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New audio blog offers documentation of live music at Howlers Coyote Café

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Sometimes it takes an outsider -- such as Boston transplant Bengt ("Ben") Alexsander -- to notice what we take for granted in the music scene. Alexsander moved to Bloomfield earlier this year with Point Breeze native and CAPA alumna Maura Jacob, with whom he forms the "dreampop-meets-darkwave" duo Action Camp

"The bands always seemed friendly" when he visited Pittsburgh, says Alexsander. "Boston, where I grew up in punk bands and doing electronica, is really cutthroat and cliquey." He describes Boston as "a saturated market with not many venues and tons of bands," and finds Pittsburgh "the exact opposite -- there's only a couple dozen bands that are really active, but a ton of venues. Also, you have this weird phenomenon where you can play the South Side and Bloomfield two days apart and have totally different crowds. I've never seen people so reluctant to cross a river."

Once in town, Alexsander quickly took over as soundman at Howlers Coyote Café, where he'd previously recorded Action Camp's two "Live at Howlers" EPs. The duo now has a third "Live at Howlers" volume -- their first as 'Burgh residents -- available for sale. 

Alexsander has also expanded on the venue's mission to showcase smaller bands, by recording their shows as well. "I'm mainly an audio engineer rather than just a sound guy -- live sound is pretty easy and slightly boring -- so I started to record all the bands and send their entire sets to them." So far, he's recorded nearly 150 bands.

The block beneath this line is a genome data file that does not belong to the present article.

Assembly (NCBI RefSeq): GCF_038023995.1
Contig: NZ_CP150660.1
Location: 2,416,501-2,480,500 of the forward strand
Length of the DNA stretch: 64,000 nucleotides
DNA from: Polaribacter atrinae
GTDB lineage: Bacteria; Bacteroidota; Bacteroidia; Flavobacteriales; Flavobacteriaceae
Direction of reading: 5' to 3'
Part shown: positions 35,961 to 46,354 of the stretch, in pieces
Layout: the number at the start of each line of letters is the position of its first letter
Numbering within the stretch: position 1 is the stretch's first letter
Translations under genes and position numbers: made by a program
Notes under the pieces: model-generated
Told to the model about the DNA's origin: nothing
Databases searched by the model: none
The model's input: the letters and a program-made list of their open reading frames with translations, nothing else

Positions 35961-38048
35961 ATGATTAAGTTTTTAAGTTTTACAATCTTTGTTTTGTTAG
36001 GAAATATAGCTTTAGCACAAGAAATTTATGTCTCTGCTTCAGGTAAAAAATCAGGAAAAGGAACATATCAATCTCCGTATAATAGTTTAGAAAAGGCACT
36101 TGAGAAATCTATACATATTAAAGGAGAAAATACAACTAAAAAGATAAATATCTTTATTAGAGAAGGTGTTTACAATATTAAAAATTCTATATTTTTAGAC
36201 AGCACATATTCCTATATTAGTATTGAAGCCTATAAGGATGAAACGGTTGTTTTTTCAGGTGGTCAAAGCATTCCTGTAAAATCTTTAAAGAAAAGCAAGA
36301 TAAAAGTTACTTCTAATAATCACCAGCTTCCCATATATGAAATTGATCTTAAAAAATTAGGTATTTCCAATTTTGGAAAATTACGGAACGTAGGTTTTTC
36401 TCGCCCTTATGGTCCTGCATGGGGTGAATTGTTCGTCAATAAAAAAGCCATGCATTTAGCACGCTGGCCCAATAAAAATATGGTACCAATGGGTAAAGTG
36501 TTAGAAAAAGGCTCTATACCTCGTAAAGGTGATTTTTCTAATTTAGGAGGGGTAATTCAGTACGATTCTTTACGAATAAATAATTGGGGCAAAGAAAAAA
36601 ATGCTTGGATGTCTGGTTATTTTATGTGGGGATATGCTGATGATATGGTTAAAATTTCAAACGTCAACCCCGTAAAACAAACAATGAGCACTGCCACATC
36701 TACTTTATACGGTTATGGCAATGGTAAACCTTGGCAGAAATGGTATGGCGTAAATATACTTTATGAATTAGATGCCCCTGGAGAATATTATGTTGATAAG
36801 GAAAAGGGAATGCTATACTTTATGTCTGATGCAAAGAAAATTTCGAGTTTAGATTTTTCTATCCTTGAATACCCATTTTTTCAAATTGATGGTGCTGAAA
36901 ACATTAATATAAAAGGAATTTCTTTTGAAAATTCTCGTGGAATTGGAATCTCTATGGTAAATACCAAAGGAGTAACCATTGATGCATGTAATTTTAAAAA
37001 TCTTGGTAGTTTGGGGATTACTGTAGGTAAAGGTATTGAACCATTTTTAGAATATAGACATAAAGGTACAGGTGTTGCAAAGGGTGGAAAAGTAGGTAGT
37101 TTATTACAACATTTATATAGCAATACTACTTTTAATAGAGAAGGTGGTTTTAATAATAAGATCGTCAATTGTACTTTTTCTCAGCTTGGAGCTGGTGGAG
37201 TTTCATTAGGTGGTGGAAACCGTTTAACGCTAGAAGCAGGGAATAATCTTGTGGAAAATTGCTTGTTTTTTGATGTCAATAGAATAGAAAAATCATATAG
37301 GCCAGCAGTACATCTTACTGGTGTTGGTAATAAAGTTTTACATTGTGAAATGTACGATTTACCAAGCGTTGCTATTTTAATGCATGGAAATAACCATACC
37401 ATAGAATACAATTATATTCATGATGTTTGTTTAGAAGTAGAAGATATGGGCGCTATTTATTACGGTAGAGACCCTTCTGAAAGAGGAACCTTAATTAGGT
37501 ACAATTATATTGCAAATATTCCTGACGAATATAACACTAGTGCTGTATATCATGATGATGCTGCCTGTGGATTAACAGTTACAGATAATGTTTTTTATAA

The recordings led to the creation of the most extensive audio documentation available from any Pittsburgh venue: the Howlers Live blog (howlerslive.tumblr.com). So far, it features 66 tracks from both local and touring acts that have played the venue. 

"Down the road, I want to get a hold of some of them and put out a big compilation, which would probably just be a big downloadable file on the blog," Alexsander says. As some of the highlights he'd include, he cites Columbus orchestral-popsters Flotation Walls, the New York old-timey folksters Two Man Gentleman Band, and Florida's '60s psych revivalists Strangers Family Band. (Some of the bands even wound up staying at his house.)

But "I don't think that far ahead," Alexsander says. "I'll keep it going until I can find a project I can do with the whole archive. Remember when you were at a show, and there weren't that many people in the room, but the band was really good? This is the kind of thing that preserves that moment in time."

Interested bands can contact Alexsander via howlerslive@gmail.com.

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